Individuals often spend considerable time deciding on whether to have an assessment for dyslexia. Some may have already had a screener for dyslexia which has highlighted them as being at risk and others recognise that they have a number of challenges which follow a typical pattern of a dyslexic learner.
Diagnostic testing is extensive and includes tests related to underlying ability, processing, vocabulary, comprehension, phonemic awareness, achievement and more. Individuals also need to have an up to date vision and hearing assessment to rule out any related issues. In order to receive an official diagnosis for dyslexia, the extensive testing must be completed by a qualified professional, such as a level 7 trained specialist assessor of dyslexia or a psychologist.
These are some of the benefits of a formal diagnosis:
Dyslexia is covered by the Equality Act 2010, this means that education institutions and the workplace have a duty to take this into account and make reasonable adjustments to accommodate individual difficulties.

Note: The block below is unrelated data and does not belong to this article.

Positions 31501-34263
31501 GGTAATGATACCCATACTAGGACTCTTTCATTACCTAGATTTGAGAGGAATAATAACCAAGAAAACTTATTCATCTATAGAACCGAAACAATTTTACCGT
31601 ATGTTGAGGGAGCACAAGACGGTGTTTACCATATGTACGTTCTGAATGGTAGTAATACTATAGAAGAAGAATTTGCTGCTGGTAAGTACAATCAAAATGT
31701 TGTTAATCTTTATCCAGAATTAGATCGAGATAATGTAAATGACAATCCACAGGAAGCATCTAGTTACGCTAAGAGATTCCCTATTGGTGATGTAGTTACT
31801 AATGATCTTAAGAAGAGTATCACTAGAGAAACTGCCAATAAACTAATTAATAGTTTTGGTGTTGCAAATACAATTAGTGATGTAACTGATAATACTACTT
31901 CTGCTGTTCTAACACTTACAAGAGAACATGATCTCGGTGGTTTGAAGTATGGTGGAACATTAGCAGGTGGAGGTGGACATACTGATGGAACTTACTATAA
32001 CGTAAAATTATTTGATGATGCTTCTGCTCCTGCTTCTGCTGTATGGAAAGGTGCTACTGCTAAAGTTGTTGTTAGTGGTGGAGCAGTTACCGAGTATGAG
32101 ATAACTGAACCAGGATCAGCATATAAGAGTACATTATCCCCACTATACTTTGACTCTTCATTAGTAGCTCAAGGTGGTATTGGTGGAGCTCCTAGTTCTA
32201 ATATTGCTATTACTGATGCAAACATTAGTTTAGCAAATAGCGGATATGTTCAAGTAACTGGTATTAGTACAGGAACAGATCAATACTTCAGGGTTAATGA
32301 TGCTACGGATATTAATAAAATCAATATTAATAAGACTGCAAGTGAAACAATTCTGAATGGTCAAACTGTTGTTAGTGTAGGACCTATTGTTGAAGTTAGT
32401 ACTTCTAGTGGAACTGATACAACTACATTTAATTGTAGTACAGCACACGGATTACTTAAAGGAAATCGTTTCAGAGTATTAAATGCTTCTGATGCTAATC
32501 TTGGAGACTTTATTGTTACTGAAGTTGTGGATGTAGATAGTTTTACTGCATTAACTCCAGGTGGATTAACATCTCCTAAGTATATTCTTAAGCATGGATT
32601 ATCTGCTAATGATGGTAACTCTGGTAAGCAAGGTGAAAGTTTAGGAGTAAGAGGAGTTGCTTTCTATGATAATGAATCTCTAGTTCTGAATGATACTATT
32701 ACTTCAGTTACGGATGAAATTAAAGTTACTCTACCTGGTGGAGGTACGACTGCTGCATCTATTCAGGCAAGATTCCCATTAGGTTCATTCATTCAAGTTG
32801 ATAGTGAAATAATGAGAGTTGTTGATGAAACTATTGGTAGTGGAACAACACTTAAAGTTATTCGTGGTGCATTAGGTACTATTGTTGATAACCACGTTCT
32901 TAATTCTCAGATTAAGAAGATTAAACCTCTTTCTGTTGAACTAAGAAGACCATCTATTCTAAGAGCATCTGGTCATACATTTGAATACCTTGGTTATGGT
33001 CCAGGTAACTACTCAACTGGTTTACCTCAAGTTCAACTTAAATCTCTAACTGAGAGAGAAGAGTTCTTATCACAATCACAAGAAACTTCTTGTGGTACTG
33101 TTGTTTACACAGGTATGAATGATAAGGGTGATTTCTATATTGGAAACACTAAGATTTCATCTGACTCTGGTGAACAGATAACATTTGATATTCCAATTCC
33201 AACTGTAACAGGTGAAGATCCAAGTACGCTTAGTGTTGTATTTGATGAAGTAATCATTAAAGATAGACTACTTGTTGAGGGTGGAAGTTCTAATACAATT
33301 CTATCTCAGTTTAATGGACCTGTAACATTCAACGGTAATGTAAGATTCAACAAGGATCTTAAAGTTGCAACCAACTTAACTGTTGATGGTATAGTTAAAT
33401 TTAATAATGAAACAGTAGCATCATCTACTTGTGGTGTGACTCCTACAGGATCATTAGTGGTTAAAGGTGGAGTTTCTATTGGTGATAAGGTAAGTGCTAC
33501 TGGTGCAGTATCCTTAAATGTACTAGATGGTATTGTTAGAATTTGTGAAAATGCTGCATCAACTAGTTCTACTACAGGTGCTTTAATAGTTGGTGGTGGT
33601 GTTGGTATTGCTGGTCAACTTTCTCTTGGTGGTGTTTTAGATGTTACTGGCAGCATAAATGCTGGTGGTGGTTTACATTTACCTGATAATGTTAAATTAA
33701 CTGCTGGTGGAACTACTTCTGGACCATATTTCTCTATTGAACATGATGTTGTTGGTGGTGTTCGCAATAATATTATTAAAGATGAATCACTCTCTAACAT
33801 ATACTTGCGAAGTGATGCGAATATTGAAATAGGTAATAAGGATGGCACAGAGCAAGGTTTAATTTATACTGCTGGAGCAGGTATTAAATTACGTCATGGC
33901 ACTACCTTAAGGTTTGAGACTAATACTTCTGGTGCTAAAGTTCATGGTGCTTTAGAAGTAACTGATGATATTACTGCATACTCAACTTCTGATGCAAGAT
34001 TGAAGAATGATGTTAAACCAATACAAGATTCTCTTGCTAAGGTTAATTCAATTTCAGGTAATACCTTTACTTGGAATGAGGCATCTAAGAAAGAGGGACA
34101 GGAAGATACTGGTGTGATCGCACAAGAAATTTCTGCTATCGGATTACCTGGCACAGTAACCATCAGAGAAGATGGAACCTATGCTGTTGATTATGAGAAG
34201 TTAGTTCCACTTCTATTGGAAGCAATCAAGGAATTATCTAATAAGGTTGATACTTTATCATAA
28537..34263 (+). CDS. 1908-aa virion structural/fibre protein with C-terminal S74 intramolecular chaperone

Many people find it reassuring to have a formal diagnosis as it helps them to understand the reason behind their difficulties. It can also help individuals feel better about the difficulty, because they know it’s not “their fault”, but just how their brain is built.
The assessment report details the strengths as well as the weaknesses of the individual and helps them to understand how to make the most of their abilities.
It can help you frame the difficulty in a wider context. Many highly successful artists, entrepreneurs, actors, architects, designers etc. are dyslexic.